While there’s a risk of fire after an accident, it’s not something we expect from a supposedly perfectly functioning vehicle. Even though newer vehicles are using alternate power sources like batteries, automobiles have been historically powered by gasoline, a fuel source designed to burn incredibly efficiently and quickly. Car manufacturers pride themselves on creating the safest vehicles, citing numerous crash safety ratings on their advertisements, but how often do their products need to be recalled due to combustion hazards?
- 1996 Ford Recall: Several class-action lawsuits and public pressure pushed the Ford Motor Company torecall around 8.7 million cars and trucks in April 1996, the largest recall by a single auto maker ever at the time. According to numerous complaints, the issue with the majority of Ford’s vehicles from model years 1988 to 1992, as well as a few early 1993 models, was with the ignition switches, which had the chance to short circuit and start a fire. According to Jon F. Harmon, a spokesman for Ford at the time, the recall only occurred after news articles about Canadian safety authorities ordering a recall of 248,000 vehicles provoked a spurt of complaints.
- 2007, 2009, and 2014 GM Recalls: It took three separate recalls to deal with an issue in GM vehicles that caused oil to leak onto a hot manifold in the engine. According to GM, the leaks occurred after “hard braking,” and GM spokesman Alan Adler said that around 85 percent of the fires happened when the vehicles were shut off with no one around. In their second attempt at a recall, GM included in the recall letter that they strongly recommended “you not park your vehicle in a garage, car port or other structure.”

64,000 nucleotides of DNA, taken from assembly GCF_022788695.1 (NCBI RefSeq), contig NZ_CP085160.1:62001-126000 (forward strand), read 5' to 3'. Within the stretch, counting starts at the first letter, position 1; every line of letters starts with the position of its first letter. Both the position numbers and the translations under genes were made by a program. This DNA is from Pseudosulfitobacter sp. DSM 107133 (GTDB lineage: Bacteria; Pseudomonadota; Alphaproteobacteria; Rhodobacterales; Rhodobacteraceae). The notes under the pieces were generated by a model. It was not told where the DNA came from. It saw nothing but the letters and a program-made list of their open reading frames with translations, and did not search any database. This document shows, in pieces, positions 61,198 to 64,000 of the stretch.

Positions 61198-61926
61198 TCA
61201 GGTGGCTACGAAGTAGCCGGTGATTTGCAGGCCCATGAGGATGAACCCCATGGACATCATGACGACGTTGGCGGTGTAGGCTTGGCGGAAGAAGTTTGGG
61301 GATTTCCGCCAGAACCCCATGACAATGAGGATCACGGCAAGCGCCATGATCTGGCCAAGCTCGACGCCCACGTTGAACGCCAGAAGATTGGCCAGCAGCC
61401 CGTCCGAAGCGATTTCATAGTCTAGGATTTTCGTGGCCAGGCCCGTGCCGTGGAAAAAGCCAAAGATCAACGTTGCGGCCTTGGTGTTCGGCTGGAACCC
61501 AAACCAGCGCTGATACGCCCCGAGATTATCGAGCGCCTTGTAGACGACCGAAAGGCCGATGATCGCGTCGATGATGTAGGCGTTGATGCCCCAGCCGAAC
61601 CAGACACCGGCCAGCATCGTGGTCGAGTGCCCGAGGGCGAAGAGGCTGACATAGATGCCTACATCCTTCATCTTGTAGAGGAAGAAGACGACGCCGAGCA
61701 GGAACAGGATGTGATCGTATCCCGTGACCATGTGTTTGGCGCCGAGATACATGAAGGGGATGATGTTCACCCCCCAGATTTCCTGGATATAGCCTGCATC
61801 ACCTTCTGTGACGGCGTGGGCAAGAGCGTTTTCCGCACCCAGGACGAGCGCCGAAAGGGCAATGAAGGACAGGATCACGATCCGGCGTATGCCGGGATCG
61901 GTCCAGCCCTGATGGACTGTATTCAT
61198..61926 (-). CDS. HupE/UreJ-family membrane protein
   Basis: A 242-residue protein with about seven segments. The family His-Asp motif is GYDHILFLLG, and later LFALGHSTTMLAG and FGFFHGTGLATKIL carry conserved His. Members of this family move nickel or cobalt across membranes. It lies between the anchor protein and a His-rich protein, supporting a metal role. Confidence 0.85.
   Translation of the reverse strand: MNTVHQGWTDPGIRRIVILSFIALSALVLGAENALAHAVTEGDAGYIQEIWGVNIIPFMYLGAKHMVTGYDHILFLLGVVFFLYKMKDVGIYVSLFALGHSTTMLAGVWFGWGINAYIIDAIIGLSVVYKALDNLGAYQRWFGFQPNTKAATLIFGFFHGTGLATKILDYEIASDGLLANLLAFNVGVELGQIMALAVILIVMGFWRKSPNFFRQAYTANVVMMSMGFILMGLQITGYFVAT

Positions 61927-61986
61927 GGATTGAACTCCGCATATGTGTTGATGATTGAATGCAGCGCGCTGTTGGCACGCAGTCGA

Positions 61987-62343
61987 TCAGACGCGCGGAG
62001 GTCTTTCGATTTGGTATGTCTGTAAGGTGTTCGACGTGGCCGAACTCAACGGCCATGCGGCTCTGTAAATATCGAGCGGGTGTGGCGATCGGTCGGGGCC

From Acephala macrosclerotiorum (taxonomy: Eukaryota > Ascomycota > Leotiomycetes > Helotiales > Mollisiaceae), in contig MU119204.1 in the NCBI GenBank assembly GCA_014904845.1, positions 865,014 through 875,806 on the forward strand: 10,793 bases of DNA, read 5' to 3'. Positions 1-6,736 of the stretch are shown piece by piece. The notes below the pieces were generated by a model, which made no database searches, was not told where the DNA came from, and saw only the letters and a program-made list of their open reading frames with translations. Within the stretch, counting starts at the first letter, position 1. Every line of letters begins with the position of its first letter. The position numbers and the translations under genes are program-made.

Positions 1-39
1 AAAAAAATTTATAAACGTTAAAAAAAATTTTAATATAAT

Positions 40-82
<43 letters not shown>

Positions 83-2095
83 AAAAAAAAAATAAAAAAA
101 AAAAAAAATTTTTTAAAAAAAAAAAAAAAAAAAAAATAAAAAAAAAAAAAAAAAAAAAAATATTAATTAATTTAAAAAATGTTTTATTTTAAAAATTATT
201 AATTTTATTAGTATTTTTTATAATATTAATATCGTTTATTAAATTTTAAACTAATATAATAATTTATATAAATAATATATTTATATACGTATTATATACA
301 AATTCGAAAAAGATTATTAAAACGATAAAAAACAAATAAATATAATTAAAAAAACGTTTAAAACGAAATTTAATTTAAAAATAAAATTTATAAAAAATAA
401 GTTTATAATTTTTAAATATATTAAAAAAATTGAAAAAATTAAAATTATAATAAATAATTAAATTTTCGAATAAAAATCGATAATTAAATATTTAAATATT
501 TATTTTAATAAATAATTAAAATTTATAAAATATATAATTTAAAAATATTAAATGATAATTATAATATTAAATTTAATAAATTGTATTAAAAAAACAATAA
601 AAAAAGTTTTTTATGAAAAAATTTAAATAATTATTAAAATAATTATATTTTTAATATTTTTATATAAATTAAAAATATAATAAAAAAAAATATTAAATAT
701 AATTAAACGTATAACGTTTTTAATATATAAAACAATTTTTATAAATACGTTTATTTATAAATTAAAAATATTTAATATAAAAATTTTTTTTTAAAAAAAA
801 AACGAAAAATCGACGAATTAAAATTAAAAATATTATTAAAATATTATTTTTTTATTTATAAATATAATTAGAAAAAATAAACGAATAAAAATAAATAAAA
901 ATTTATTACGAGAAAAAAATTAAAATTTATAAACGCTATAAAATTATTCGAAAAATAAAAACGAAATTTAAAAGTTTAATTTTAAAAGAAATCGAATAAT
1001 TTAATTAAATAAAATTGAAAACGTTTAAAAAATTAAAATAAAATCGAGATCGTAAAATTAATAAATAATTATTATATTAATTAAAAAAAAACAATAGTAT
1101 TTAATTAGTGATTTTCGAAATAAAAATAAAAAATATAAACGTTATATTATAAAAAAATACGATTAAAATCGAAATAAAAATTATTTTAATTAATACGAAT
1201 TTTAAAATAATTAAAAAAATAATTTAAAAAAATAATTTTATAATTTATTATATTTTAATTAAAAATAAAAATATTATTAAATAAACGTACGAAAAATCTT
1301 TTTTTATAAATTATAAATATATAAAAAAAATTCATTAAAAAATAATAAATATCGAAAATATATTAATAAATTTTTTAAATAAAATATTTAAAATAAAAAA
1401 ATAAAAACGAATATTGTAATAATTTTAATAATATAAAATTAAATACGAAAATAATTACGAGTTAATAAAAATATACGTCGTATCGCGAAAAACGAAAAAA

- 2015 Fiat Chrysler Recall: 2015 just wasn’t a good year for Fiat Chrysler. In over 40 different recalls, the company was forced to recall about 12 million vehicles, including 570,000 SUVs for being at risk of catching fire. According to Fiat Chrysler, the issue was related to problems with a low-pressure hose and vanity mirror wiring. The overheating was reported in a number of vehicles serviced in a prior recall, and according to the company, if the recall procedure was “not followed precisely, may leave vehicles susceptible to a short-circuit, creating a potential fire hazard.”
- 2010 Ferrari Recall: Even the most high-end cars are at risk of fire. Ferrari recalled 1,248 of their 458 Italia model cars in 2010 in order to replace an adhesive that was used in the wheel-arch assemblies that, if it overheats, can ignite. The recall was prompted when five of their cars caught fire in California, China, Paris, Switzerland, and another unnamed location.
Unfortunately, vehicle recalls due to fire hazards aren’t a new phenomenon. If you or a loved one was injured due to a vehicle fire, you may be eligible for compensation. At the Wyatt Law Firm, PLLC., our San Antonio personal injury attorneys are prepared to handle your case. Contact us today through our website, or call us at (210) 702-2162 for your free legal claim evaluation.